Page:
A Call for Clinicians to Act on Planetary Health

A Call for Clinicians to Act on Planetary Health

One of biggest threats to our health is the global ‘epidemic’ of the current climate disruption trends. An epidemic is described in the Cambridge dictionary as “a particular problem that affects many people at the same time”.

Humanity is causing accelerating global environmental change on the planet. The climate graphs show an unacceptable upward trend and portray high risk for the health of the Irish and global population. We are not only depleting natural resources, but also generating massive amounts of waste and toxic pollutants, causing large-scale biodiversity loss, and changing our landscapes, the composition of our atmosphere, and the health of our oceans.

This is the subject matter of ‘planetary health’,  which seeks to characterize the linkages between human caused disruption of Earth’s natural systems and the resulting impacts on human health. The term ‘planetary health’ was coined by the Rockefellar Foundation – Lancet Commission in 2015. On Friday, March 1st 2019 a Global “Declaration Calling for Family Doctors of the World to Act on Planetary Health” was released through the World Organization of Family Doctors (WONCA) and Clinicians for Planetary Health initiative.

This declaration is the lead up to a global call- to – action “A Call for Clinicians to Act on Planetary Health” will be published in the Lancet, one of the oldest and most prestigious medical Journals, on April 19 2019 , ahead of Earth Day on April 22. This global call-to-action, led by the Planetary Health Alliance and co-signed by 30 medical associations and healthcare organisations around the world, reflects a broad and unprecedented commitment of the healthcare community to planetary health. It aims to increase awareness of the severe public health impacts of global environmental change and to mobilise clinical communities to get engaged through joining the Clinicians for Planetary Health initiative or the national Irish Doctors for the Environment community.

As we have seen in the recent weeks, younger generations are increasingly concerned at the future we are facing, which aligns to the bleak scientific predictions from the United Nations Intergovernmental Panel on Climate Change (IPCC).

As a medical community of clinicians, we owe it to reduce these risks  from environmental threats, and inform the public and medical community on the various issues and potential solutions around health and the environment, some of which are available on the website of Irish Doctors for the Environment and further resources on the Clinicians for Planetary Health website. It is time we begin to realise as a community the negative impacts that climate change will have on our already fragile healthcare system, and begin to advocate and implement changes outlined in the Declaration.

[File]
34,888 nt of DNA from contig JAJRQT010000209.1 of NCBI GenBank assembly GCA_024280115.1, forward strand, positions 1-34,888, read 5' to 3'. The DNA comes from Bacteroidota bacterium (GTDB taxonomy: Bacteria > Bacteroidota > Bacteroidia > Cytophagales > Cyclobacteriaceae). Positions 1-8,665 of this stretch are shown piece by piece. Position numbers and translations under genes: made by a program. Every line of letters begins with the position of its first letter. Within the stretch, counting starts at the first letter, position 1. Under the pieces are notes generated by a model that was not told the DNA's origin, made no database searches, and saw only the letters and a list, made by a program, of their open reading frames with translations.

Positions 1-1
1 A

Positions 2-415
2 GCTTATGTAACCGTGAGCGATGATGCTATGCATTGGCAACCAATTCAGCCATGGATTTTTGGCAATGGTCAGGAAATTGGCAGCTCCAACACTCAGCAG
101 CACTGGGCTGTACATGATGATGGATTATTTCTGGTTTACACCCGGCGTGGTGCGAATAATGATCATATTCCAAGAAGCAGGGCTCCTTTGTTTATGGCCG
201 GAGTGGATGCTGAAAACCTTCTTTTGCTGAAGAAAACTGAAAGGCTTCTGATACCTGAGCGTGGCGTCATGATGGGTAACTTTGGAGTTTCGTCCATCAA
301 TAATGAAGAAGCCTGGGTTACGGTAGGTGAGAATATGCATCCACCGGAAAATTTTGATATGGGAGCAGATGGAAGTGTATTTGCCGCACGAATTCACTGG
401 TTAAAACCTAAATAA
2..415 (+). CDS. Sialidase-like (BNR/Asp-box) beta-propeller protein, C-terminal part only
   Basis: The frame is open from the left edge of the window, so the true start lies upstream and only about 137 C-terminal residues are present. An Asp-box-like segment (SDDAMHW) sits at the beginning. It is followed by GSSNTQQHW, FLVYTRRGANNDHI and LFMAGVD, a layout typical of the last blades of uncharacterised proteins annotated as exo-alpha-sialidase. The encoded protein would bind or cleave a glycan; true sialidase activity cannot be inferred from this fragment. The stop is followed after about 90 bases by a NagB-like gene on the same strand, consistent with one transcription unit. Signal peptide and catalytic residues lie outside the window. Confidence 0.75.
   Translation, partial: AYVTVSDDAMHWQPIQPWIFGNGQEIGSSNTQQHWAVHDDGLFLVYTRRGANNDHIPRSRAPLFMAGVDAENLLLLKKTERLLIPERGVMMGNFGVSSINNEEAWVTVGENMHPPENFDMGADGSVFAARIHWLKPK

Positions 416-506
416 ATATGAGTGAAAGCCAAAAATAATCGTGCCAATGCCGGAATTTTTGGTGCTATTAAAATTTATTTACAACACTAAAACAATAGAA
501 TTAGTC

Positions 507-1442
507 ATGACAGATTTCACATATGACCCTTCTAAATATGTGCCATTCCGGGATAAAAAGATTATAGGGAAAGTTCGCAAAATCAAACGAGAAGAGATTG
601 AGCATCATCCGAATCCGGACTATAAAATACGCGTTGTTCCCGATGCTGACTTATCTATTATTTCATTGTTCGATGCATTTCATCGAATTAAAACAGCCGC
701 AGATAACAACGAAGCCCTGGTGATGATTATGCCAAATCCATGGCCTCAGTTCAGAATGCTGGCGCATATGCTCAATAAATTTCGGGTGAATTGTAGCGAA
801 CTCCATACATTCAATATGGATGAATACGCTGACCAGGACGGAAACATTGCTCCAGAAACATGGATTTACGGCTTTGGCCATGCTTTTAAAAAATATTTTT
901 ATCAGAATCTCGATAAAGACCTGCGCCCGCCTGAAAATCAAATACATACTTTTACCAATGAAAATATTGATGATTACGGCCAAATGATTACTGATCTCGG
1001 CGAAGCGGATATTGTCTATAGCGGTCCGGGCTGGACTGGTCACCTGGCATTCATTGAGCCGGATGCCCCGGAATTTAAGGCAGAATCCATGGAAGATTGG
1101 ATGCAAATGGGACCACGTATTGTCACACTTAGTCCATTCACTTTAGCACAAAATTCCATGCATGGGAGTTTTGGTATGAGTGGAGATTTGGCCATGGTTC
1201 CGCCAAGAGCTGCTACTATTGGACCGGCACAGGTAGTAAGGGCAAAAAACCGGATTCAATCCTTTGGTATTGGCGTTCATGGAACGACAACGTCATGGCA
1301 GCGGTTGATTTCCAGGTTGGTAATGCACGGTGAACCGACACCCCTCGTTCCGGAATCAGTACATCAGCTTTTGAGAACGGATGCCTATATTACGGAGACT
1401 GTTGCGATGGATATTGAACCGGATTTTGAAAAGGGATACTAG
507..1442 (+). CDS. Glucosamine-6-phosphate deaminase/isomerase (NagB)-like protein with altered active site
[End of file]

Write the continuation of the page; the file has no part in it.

Despite the hard-won public health gains of the past decades, we are increasingly faced with degraded air quality, threatened food production, new infectious disease exposures, decreasing access to fresh water, new natural hazards, and negative consequences for our nutrition, mental health, and susceptibility to injury and disease as outlined in the Lancet Countdown. Planetary health is about more than climate change. As illustrated in the upcoming IPBES report , we are contending with various environmental changes all stemming from human impacts – e.g. population growth, demographic shifts, expanding patterns of production and consumption – that are profoundly affecting global civilization. These environmental disruptions include climate change, as well as biodiversity loss, deforestation and land degradation, resource scarcity, changing biogeochemical flows, and pollution.

This global call-to-action reflects a broad and unprecedented commitment of the healthcare community to planetary health, with co-signers as follows. This effort is also supported by the Clinicians for Planetary Health Working Group, which includes clinicians, researchers, educators, public health practitioners, community leaders, and students.

Dr Aoife Kirk

Current LSHTM Student – Public Health
Secretary for Clinicians for Planetary Health
Member of WONCA Working Group on Environment
Member of Irish Doctors for Environment (www.ide.ie)

To join the Irish community interested in becoming engaged in environment and health issues in Ireland, please sign up for our newsletters at www.ide.ie or join us by emailing irishdocsenv@gmail.com

To learn more about how the global medical community is becoming engaged in environmental advocacy, please contact the Planetary Health Alliance at pha@harvard.edu